In 1968 78% of 26-year-olds in the U.S. lived with a spouse, and 12% lived with their parents. By 2018 30% lived with parents and only 24% lived with a spouse.
From Apartment List:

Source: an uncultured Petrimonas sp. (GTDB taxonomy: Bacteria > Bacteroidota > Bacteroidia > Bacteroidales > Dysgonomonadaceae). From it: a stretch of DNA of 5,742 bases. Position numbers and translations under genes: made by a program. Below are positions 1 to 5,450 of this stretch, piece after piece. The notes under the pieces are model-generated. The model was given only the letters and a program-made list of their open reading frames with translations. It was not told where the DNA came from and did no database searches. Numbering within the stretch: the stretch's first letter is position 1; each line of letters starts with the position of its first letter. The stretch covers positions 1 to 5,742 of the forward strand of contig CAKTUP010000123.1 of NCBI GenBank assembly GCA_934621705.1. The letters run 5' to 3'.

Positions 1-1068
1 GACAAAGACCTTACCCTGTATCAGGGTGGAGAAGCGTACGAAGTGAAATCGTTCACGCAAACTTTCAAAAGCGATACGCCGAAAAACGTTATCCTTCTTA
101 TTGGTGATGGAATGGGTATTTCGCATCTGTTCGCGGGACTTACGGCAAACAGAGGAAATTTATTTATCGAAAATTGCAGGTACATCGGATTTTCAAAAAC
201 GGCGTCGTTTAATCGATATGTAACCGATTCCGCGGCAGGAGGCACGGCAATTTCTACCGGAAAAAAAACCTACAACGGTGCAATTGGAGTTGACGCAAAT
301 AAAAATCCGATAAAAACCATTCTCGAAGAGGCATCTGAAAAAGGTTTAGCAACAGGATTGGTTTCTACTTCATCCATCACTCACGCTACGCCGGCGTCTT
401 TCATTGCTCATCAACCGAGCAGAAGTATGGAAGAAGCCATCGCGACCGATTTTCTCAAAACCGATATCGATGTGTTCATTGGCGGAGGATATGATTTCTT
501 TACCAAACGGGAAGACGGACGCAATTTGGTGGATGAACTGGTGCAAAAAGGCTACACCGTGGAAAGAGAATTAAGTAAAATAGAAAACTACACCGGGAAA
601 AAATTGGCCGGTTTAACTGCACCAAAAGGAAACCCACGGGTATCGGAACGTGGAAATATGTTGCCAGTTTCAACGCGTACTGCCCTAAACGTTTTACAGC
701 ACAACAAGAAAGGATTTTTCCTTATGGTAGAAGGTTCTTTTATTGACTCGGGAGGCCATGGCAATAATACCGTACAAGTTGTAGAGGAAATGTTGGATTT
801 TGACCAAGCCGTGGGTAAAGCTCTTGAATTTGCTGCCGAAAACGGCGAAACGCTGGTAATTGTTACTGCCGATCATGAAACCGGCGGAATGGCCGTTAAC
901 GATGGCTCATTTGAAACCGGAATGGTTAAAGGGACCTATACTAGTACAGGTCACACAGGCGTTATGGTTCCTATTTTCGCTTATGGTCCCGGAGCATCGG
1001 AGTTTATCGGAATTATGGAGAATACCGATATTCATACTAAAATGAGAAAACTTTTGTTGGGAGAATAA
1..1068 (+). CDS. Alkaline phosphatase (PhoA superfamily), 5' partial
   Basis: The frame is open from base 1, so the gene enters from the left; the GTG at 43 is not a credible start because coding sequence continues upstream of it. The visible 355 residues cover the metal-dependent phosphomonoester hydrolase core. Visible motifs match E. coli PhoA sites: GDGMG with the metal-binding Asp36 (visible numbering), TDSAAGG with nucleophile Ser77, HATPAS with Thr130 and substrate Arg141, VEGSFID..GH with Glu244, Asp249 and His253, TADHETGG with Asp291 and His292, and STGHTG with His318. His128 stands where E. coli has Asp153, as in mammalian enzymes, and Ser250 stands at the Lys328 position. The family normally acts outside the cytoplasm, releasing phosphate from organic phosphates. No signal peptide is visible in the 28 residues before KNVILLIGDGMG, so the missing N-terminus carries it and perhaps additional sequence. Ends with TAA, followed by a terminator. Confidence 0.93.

Starting with 2007 – the year before the collapse of the housing market bubble – we see the beginning of a steady divergence in young adult housing composition that has continued to the present-day. This is a period characterized by economic recession, ballooning student debt, and even as the economy recovered, a dearth of affordable housing options in the cities with the best job opportunities. All of these factors put downward pressure on young adults who, in previous generations, would have been ready to start their own households. Instead, 25-34-year-olds2 today are 46 percent more likely to live with a parent than in 2007, 32 percent more likely to move in with a partner before getting married, and 19 percent more likely to have a non-family roommate. In contrast, the likelihood of living with a spouse or a child have declined steadily, as cultural norms around marriage and education have encouraged millennials to start families later in life.